Years ago, after I learned that not eating breakfast was apparently compromising my longevity, I started waking up at 6:30 every morning in order to extend my life. At the time, my breakfast of choice was one of these convenient little packets…
Since I hated eating breakfast anyway, choking down instant oatmeal was as easy as choking down anything else, and I thought I was being healthy because…oatmeal!! One fine day, I happened to look (bleary eyed) at the ingredients (not a regular practice at that time) and realized exactly how much sugar each packet contained. I quit those little packets posthaste and retained a healthy disgust of oatmeal since that time.
I do like oats though (in cookies and muffins, anyway), so this morning I tried a breakfast of fruit, sweet cashew cream, pecans, and about a quarter cup of raw oats. It was delicious! Apparently, oats don’t need to be cooked into a big mushy mess!!
Sweet Cashew Cream
Pour boiling water over cashews, let soak for fifteen minutes, and strain. Then put all the ingredients in a blender and blend until smooth:
- 1 cup of soaked cashews
- 1 cup water
- 3 TBS maple syrup
- 1/4 tsp vanilla extract
And here’s breakfast: a fruit salad, topped with a quarter cup of whole oats, a couple of tablespoons of the cashew cream, pecans, and crunchy coconut chips…
…and, eventually, a handful of dried cranberries (because it needed something chewy…oh, and cranberries are good for you!):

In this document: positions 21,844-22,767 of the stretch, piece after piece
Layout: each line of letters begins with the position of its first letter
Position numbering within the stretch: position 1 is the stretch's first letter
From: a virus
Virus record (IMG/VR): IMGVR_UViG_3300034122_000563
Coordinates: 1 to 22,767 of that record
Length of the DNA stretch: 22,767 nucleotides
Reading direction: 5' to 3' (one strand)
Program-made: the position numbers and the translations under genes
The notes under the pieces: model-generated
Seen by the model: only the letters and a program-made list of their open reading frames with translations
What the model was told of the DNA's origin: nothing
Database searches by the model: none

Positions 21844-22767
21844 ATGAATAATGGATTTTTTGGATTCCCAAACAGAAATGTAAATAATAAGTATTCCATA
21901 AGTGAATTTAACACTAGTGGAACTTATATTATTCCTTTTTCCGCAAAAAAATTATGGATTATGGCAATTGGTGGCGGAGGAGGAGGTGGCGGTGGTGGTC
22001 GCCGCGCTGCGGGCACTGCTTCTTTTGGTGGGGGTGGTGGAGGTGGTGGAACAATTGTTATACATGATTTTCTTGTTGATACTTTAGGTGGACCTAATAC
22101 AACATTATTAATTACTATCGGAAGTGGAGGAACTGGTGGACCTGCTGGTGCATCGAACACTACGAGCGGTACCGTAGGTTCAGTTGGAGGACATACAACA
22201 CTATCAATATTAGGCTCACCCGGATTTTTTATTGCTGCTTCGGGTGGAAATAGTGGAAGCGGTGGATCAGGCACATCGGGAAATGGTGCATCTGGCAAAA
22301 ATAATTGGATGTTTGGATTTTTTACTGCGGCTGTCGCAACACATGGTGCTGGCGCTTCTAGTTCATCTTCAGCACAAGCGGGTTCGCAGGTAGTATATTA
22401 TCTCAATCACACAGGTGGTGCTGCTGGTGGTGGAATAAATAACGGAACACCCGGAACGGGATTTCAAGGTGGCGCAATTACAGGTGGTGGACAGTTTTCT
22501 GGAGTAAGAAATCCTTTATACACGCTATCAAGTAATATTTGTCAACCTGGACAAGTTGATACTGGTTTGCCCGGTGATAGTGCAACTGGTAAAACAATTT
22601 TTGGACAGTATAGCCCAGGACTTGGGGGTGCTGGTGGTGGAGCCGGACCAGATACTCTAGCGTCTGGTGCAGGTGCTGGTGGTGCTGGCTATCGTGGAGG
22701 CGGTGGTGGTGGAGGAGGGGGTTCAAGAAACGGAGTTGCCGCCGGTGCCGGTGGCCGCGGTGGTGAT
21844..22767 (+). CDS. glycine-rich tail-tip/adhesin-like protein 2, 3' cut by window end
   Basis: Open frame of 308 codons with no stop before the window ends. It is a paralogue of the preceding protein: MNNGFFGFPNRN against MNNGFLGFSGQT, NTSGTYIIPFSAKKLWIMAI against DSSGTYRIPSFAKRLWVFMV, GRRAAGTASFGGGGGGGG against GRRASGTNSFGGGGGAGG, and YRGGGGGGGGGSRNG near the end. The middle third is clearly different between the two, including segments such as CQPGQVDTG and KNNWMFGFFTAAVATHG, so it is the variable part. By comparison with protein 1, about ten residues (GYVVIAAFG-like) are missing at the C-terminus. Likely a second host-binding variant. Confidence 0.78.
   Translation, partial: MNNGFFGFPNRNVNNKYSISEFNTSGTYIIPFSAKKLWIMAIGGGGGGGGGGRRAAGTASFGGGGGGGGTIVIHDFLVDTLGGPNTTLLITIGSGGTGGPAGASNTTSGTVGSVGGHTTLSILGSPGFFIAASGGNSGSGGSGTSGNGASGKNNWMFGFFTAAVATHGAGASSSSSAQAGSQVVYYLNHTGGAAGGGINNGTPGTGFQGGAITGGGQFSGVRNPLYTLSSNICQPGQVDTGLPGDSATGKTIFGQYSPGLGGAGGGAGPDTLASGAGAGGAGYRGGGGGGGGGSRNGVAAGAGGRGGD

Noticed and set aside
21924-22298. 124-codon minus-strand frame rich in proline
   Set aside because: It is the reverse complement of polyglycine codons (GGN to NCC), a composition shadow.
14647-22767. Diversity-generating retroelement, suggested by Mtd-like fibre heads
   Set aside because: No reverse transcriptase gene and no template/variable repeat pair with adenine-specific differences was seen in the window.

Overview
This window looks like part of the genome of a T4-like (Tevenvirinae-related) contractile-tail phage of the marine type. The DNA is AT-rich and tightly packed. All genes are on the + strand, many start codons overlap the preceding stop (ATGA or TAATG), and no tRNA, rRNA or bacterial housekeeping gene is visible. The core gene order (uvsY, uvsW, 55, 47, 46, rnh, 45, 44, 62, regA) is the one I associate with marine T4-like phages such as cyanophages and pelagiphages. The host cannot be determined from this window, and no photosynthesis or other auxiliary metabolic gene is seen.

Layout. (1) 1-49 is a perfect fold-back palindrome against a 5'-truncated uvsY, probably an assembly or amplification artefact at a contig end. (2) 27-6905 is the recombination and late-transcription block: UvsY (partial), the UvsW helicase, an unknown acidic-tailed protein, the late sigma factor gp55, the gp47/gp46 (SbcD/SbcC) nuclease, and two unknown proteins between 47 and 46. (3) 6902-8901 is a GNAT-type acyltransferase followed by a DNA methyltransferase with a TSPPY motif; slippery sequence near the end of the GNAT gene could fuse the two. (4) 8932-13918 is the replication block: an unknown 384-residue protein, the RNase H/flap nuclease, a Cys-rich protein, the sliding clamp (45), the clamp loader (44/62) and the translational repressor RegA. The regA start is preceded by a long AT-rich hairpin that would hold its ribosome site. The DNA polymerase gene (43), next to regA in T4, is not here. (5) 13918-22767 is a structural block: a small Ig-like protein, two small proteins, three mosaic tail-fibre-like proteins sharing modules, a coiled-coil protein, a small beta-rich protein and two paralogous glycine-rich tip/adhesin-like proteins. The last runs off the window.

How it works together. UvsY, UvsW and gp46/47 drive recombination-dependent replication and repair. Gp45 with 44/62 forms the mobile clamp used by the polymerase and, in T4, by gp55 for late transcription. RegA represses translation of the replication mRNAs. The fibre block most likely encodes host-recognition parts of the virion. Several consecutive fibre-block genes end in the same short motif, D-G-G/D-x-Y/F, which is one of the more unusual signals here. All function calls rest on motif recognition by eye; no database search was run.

It was so delicious that it tasted like dessert!!
And here’s the even healthier version–with pumpkin and sunflower seeds.
According to Dr. Michael Greger, not eating nuts and seeds is the third leading cause of death and disability in the world! Apparently, the equivalent of a handful of nuts/seeds (about a quarter cup) five days a week will do it. Indeed, two long-running Harvard Medical School studies indicate that “…people who ate nuts every day lived longer, healthier lives than people who didn’t eat nuts,” said study co-author Dr. Frank Hu, professor of nutrition and epidemiology at the Harvard School of Public Health. The report, in New England Journal of Medicine, showed that daily nut-eaters were less likely to die of cancer, heart disease, and respiratory disease. Overall, the daily nut-eaters were 20% less likely to have died during the course of the study than those who avoided nuts. (Peanuts, which are actually legumes, counted as nuts in this study).”